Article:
Whilst, there was a lot to get used to in day to day life. Personally, having studied Law and completed a number of legal work placements before I was able to slide straight into working life with ease. Luckily for me my supervisor spoke excellent English and I was familiar with a lot of the legal matters we worked on. I worked on company and commercial legal matters, processes which were pretty similar to those back at home in the UK. What was interesting about these matters was the influence of international politics on Chinese business, something that I could use to demonstrate my commercial awareness in future interviews. For example, I learnt about the Sino-American trade war and the impact it has on Chinese exports to the US, particularly focussing on Chinese electric cars. I also attended a number of conferences on international arbitration and the differences between international regimes and Chinese arbitration. During these conferences, I was able to network with international lawyers and discuss their experiences of working in different jurisdictions and their regime preferences.
I felt my time in China is best summed up by the phrase “Work Hard, Play Harder”. I took full advantage of my weekends, booking various excursions from; hiking up and camping on the Great Wall of China, visiting Shanghai, going to Baishi mountain and much more. One thing I loved about living in a megacity was that there was never a dull moment, whether you wanted a chill weekend exploring different cafes, bars and restaurants or you want to explore the art/ music scene or even do tourist activities. I know that in the future I would go back to China.

“El primer mes hice clases de chino mandarín y aprendí mucho más de lo que pensaba. Gracias a ello, me pude manejar mucho mejor en mi segundo mes en una empresa de consultoría de negocios. Me gustaría dedicarme al sector de las relaciones internacionales, por lo que esto va a ser muy beneficioso para mí, sobre todo porque he conocido a gente no sólo china, sino de todo el mundo, con diferentes formas de pensar, y de culturas diferentes”.

“I worked in a local Chinese law firm, where all my colleagues were Chinese. I did a lot of research on western law and worked on many different projects. I helped my colleagues review many contracts written in English, I got to participate in meetings. This is the main difference from internships at home – I did research and then got to see where it went.”

“The language Shanghai Internship program was great. I loved the extra free time as well as learning about the language and culture.”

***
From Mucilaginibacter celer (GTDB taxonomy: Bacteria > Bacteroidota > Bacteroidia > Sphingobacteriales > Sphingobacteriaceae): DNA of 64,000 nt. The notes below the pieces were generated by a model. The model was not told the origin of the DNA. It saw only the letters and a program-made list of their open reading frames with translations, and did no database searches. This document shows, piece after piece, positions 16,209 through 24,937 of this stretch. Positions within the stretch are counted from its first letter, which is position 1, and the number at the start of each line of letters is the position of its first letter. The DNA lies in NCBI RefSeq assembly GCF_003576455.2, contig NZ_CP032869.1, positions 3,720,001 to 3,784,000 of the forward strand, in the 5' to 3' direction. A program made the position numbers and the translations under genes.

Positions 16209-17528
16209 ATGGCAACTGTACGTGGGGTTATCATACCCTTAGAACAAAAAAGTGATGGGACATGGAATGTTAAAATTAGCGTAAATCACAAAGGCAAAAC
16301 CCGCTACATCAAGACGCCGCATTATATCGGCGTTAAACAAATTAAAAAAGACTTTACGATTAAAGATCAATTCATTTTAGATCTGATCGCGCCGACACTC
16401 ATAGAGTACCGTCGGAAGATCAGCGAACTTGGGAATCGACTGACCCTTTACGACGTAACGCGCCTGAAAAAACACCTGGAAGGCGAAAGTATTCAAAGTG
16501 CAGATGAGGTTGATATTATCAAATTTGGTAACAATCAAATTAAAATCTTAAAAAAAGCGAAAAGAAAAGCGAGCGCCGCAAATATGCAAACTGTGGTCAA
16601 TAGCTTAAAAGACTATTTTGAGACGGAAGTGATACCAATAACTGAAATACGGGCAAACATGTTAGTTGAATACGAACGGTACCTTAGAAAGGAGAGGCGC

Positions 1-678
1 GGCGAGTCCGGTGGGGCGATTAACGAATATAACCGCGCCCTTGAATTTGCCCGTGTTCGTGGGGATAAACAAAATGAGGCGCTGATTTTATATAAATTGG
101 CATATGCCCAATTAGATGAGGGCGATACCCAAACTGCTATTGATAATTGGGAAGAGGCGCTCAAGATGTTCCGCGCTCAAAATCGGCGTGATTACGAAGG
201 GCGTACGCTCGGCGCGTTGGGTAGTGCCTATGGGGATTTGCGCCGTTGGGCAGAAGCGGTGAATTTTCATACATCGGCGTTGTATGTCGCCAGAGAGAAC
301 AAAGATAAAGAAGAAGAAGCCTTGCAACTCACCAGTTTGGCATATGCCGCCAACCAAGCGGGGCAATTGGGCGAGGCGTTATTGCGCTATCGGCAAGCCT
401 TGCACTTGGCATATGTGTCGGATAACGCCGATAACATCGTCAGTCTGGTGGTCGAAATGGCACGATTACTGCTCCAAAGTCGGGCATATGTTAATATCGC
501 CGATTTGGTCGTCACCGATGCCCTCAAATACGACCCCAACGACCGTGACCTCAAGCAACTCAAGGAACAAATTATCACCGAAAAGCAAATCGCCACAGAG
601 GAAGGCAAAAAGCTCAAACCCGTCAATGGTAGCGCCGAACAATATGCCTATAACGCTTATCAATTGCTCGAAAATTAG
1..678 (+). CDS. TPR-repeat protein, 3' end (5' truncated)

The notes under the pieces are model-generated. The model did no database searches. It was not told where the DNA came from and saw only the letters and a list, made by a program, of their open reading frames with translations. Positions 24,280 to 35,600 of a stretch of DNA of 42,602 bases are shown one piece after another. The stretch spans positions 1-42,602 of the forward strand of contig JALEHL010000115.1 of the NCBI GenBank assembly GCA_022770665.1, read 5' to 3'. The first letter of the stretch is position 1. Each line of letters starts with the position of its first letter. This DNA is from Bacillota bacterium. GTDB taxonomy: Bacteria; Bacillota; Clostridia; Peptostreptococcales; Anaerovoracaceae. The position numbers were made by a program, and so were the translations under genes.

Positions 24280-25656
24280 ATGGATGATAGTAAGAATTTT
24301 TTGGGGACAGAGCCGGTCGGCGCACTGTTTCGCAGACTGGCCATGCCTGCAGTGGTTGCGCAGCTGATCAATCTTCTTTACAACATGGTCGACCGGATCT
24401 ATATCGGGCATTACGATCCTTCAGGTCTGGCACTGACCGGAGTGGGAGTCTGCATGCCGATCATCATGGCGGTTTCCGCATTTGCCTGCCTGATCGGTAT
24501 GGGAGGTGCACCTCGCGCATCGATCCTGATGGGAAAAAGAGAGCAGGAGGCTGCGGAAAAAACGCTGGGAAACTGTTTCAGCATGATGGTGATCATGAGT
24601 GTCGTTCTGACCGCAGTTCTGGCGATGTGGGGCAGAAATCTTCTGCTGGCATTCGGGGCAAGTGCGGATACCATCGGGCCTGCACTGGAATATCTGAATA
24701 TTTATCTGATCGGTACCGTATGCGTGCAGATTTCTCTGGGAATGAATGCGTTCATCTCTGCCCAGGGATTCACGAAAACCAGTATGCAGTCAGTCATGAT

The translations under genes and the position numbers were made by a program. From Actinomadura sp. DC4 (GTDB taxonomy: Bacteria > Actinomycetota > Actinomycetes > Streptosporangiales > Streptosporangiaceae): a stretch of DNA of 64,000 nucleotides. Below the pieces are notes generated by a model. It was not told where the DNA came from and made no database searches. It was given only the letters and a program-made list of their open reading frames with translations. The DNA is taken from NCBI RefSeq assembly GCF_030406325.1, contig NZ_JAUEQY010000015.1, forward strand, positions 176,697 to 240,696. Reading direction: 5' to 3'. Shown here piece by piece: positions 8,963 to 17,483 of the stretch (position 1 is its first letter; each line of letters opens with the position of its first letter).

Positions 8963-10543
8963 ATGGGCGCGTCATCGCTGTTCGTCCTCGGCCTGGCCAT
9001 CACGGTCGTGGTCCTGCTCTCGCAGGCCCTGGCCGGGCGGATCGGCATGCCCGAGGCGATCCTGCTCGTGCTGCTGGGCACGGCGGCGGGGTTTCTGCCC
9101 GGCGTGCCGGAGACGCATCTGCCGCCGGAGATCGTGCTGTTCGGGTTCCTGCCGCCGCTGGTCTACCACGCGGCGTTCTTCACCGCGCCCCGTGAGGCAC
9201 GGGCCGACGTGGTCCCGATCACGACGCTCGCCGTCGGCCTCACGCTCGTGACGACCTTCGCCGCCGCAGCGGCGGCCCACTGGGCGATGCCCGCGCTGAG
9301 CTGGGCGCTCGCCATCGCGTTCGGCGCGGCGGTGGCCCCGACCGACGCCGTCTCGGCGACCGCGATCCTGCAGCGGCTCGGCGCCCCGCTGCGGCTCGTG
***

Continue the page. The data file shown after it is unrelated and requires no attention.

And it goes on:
“China is the best of both worlds. I definitely want to focus on Chinese law and become an expert on that. You can network and try and get a job here, which is not hard as an expat.”

 

Hi my name is Alessia, I come from Italy originally but now live in the UK. I graduated from Durham University and will be starting an LLM at Cambridge University in October. I’m doing an internship in Shanghai for one month.

The firm I’m working at in the moment is focusing on the immigration business between the United States and China. I found the working environment absolutely amazing, the supervisor was very kind and welcoming, and my colleagues have been really excited to have international interns in their organisation as well.

I like that everything is so cheap and likes the attitudes of the people in China as they are so friendly.

“Ciao a tutti, mi chiamo Lino Bellucci e sto facendo uno stage a Pechino nel settore Legale per un periodo di tre mesi. In Italia ho studiato Giurisprudenza all’Università LUISS Guido Carli di Roma e mi sono specializzato in Diritto Internazionale del Lavoro. Sto lavorando in uno studio legale cinese e mi sto occupando di Securities e Capital Market e aiutiamo società cinesi ad entrare nel mercato dei capitali statunitensi.

Durante il programma ho potuto interfacciarmi direttamente con i clienti, ciò mi ha permesso di farmi conoscere, mettermi in gioco e mi sono anche state fatte proposte lavorative molto interessanti che sto valutando. Ancora non so se lascerò Pechino a Marzo ma se lo farò sicuramente mi mancherà il gruppo di persone che si è creato, è stata un’esperienza complessa almeno all’inizio ma ci siamo aiutati a vicenda ed è nata una grande amicizia tra noi.”

“Hi, I’m Krish, I’m doing a Law internship in Beijing with CRCC Asia. I graduated from university last summer with a Degree in Law from the University of Oxford. And in the past year I’ve been doing a mixture of pro-bono work and academic legal work.

Fortunately my supervisors have been great so far, my project at the moment is analysing patent law data from the United Kingdom.

CRCC Asia have arranged a number of events over the course of the internship, to ensure they have a balanced impression of Beijing. During the evenings and weekends, for instance we have weekly language lessons, we had a dumpling lesson, and have also visited The Great Wall in China. “